l i n u x - u s e r s - g r o u p - o f - d a v i s
Next Meeting:
July 7: Social gathering
Next Installfest:
Latest News:
Jun. 14: June LUGOD meeting cancelled
Page last updated:
2006 Jan 16 09:35

The following is an archive of a post made to our 'vox-tech mailing list' by one of its subscribers.

Report this post as spam:

(Enter your email address)
Re: [vox-tech] Debian Net Install Questions
[Date Prev][Date Next][Thread Prev][Thread Next][Date Index][Thread Index]

Re: [vox-tech] Debian Net Install Questions

Rick Moen wrote:
> Quoting Bob Scofield (scofield@omsoft.com):
>>Debian keeps coming out with newer images every so often.  Suppose one
>>has an older image; one that is 6 or 10 or 12 months old.  If one
>>wanted to install Debian is there any advantage of downloading the
>>more recent image?  It seems to me that the old one should work
>>because apt will update everything, right?
> Very astute question, Bob.
> Mostly, you're right.  One of the attractions of using the netinst images
> is that you know that there's not a lot of point is downloading and
> housing 11 or so CDs of Debian 3.1 "sarge" packages for each
> architecture you care about, when CDs' contents go rapidly out of date,
> such that you'll end up downloading newer versions via apt-get of
> anything you install from CD.  
> The main attraction is newer installation kernels with broader hardware
> coverage, e.g. Kenshi's sarge-based netinst with a 2.6.14 kernel, and
> some others listed on my Debian Installers page:
> http://linuxmafia.com/faq/Debian/installers.html#unofficial
> That is, it's little consolation knowing that the Debian mirrors would 
> update the software from your aging netinst, if the netinst fails for
> lack of, say, adequate drivers for modern Intel ICH7 SATA chips or
> certain pestilentially common Broadcom ethernet chips.

I don't think Debian updates their stable install images between
releases, even just to put new kernels. There are people who create
updated install images as needed, such as this one
(http://tinyplanet.ca/~lsorense/amd64/) for AMD64, where most of the
hardware is so new that things don't work well with the kernel 2.6.8
currently included on official stable installers.

>>Here's another question.  I got the feeling from a recent post that
>>Ken Bloom uses unstable.  Do others use unstable?  Why would one
>>choose unstable over testing?

Correct, I do use unstable.

In addition to everything Rick mentioned (I'll respond to a couple of
points farther down), there are two good reasons to use unstable over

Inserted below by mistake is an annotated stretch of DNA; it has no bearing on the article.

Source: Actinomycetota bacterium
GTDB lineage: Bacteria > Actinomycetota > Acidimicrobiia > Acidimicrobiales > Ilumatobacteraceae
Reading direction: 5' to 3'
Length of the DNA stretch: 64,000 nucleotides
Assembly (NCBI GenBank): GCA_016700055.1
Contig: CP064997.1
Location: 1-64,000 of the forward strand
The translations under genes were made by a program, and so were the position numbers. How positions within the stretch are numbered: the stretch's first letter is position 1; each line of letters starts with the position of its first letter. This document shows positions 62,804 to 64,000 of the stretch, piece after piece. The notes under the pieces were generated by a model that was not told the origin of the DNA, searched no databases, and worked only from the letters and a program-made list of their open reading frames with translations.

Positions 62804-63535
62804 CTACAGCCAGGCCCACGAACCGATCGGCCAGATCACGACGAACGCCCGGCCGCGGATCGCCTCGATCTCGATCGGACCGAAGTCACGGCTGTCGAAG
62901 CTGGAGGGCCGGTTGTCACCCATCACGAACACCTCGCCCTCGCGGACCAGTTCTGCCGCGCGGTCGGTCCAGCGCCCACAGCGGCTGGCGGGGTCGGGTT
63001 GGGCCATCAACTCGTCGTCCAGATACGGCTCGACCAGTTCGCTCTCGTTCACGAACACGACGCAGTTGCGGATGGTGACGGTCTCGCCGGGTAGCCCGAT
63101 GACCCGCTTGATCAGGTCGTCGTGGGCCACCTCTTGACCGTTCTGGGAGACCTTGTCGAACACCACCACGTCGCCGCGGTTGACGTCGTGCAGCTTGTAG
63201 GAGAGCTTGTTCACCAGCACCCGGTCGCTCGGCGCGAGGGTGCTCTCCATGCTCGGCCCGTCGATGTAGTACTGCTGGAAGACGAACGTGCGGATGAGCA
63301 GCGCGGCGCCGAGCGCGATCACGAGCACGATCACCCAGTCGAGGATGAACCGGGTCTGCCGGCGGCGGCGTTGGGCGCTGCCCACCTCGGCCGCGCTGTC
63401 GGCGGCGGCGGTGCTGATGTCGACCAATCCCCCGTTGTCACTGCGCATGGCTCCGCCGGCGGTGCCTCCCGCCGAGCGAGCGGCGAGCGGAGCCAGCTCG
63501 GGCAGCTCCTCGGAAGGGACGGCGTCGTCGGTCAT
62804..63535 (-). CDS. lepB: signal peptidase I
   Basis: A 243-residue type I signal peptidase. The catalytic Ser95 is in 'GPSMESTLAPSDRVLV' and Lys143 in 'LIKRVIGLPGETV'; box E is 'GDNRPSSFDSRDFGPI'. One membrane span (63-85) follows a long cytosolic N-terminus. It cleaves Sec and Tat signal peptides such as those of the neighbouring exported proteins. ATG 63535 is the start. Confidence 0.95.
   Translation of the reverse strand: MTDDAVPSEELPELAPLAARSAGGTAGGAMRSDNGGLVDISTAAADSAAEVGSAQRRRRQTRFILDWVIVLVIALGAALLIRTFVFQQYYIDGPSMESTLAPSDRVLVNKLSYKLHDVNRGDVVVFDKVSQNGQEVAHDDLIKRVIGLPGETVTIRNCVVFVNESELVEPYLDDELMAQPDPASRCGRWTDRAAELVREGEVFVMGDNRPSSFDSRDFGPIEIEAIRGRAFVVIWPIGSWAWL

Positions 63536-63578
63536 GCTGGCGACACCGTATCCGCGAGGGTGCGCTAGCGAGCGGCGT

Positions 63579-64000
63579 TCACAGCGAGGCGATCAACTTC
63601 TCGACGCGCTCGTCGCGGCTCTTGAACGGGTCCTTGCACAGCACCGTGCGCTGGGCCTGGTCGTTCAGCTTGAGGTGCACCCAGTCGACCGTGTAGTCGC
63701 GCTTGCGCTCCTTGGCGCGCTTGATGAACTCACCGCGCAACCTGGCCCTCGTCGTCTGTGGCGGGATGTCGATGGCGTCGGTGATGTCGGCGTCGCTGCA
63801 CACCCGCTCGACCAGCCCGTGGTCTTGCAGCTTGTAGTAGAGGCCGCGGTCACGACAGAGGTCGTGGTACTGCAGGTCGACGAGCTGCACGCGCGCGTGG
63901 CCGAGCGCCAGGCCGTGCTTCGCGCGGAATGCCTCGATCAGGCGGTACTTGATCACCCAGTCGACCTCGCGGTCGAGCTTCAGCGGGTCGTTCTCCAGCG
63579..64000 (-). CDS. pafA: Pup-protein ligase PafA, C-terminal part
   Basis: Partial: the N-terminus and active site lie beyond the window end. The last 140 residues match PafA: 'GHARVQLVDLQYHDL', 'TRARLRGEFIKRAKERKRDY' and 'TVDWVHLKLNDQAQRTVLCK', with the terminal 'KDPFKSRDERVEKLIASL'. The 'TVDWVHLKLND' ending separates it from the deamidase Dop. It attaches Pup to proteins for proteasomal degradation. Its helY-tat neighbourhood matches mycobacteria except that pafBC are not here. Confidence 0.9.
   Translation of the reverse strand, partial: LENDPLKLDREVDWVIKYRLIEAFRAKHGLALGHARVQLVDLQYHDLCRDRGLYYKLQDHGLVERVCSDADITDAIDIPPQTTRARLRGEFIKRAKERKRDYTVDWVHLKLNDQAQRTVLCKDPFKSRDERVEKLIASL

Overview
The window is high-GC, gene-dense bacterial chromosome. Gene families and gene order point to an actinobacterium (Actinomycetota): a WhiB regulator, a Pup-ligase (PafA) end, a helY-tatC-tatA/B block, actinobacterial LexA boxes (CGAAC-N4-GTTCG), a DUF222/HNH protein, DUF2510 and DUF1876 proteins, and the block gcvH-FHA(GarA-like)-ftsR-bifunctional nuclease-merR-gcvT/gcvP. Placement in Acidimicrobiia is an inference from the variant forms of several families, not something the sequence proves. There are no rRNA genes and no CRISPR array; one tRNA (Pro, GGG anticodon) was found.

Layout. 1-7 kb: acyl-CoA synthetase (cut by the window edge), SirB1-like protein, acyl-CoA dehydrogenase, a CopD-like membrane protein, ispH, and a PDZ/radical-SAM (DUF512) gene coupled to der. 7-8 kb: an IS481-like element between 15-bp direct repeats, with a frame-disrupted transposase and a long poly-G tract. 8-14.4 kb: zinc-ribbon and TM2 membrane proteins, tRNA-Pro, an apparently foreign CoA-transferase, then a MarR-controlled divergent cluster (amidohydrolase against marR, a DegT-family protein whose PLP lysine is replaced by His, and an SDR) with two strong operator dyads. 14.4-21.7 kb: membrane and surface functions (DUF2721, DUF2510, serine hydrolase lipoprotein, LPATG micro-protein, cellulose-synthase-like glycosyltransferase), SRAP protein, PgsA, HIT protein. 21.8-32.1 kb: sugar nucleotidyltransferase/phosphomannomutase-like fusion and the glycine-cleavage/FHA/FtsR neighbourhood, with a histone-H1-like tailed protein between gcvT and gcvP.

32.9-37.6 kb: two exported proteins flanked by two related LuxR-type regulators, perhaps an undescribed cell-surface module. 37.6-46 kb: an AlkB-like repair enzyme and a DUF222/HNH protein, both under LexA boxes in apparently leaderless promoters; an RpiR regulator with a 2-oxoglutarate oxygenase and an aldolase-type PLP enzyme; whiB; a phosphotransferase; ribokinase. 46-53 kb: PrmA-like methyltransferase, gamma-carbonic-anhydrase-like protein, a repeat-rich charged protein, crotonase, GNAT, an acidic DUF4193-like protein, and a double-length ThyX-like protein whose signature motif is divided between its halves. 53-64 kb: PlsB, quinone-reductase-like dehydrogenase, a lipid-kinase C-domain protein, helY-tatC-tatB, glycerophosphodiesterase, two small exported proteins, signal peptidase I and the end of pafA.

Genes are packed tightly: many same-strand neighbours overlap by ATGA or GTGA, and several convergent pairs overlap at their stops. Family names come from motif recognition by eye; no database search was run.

1) If you're developing software to be uploaded to unstable, you need to
be running unstable (or at least have a chroot running unstable). See my
package at http://packages.debian.org/link-grammar

2) Frequently, transitions going on in unstable can have the effect of
preventing testing propagation for a long time, for example when glibc
was updated between woody and sarge, *most* packages started getting a
versioned dependancy on the new glibc which hadn't propagated because
they were still fixing bugs. This situation persisted for several months
before everything finally migrated over to testing en masse.

> [SNIP a lot of Rick's post]
> To understand why someone might want to be on pure "unstable" instead of
> "testing", it helps to understand how "testing" works:  A quarantining
> script runs, once per night, doing automated quality checks on packages
> newly arrived and (as usual) populated without delay into "unstable".
> If they pass those additional automated tests, including compiling
> without error on multiple CPU architectures, then each such package
> autopopulates into "testing", as well.  If not, not.  (There is also a
> minimum quarantining delay, etc.  The ruleset as of 2001 was described
> by Jules Bean:  "Testing FAQ" on http://linuxmafia.com/kb/Debian/ . 
> Be warned that the exact ruleset has probably changed, but you'll get
> the basic idea.)

http://www.debian.org/devel/testing always contains the current rules,
but it doesn't look like they've changed since Rick's knowledgebase post.

> That quarantining mechanism has some indirect effects:  1. If a package
> you want was just now uploaded, it'll not yet be in "testing" purely
> because not enough time has elapsed.  This, of course, is a potential
> hazard in the area of security fixes   2. Related packages from certain
> software suites infamous as "dependency hairballs -- KDE, GNOME, and
> Mozilla-derived browsers -- sometimes clear quarantine at different
> times, with the result that the current "suite" version is not
> installable (at least, as a whole) in the "testing" branch.

This was the specific concern I was mentioning. I found that in many
cases, pulling some packages from unstable and most from testing would
make me need to do a lot of work with apt-get to make dist-upgrades go
smoothly. (More work than just running straight unstable) Of course,
those were the days before aptitude, so it may be significantly easier
to sort out such upgrades today.

--Ken Bloom

I usually have a GPG digital signature included as an attachment.
See http://www.gnupg.org/ for info about these digital signatures.

Attachment: signature.asc
Description: OpenPGP digital signature

vox-tech mailing list

LUGOD Group on LinkedIn
Sign up for LUGOD event announcements
Your email address:
LUGOD Group on Facebook
'Like' LUGOD on Facebook:

Hosting provided by:
Sunset Systems
Sunset Systems offers preconfigured Linux systems, remote system administration and custom software development.

LUGOD: Linux Users' Group of Davis
PO Box 2082, Davis, CA 95617
Contact Us

LUGOD is a 501(c)7 non-profit organization
based in Davis, California
and serving the Sacramento area.
"Linux" is a trademark of Linus Torvalds.

Sponsored in part by:
EDGE Tech Corp.
For donating some give-aways for our meetings.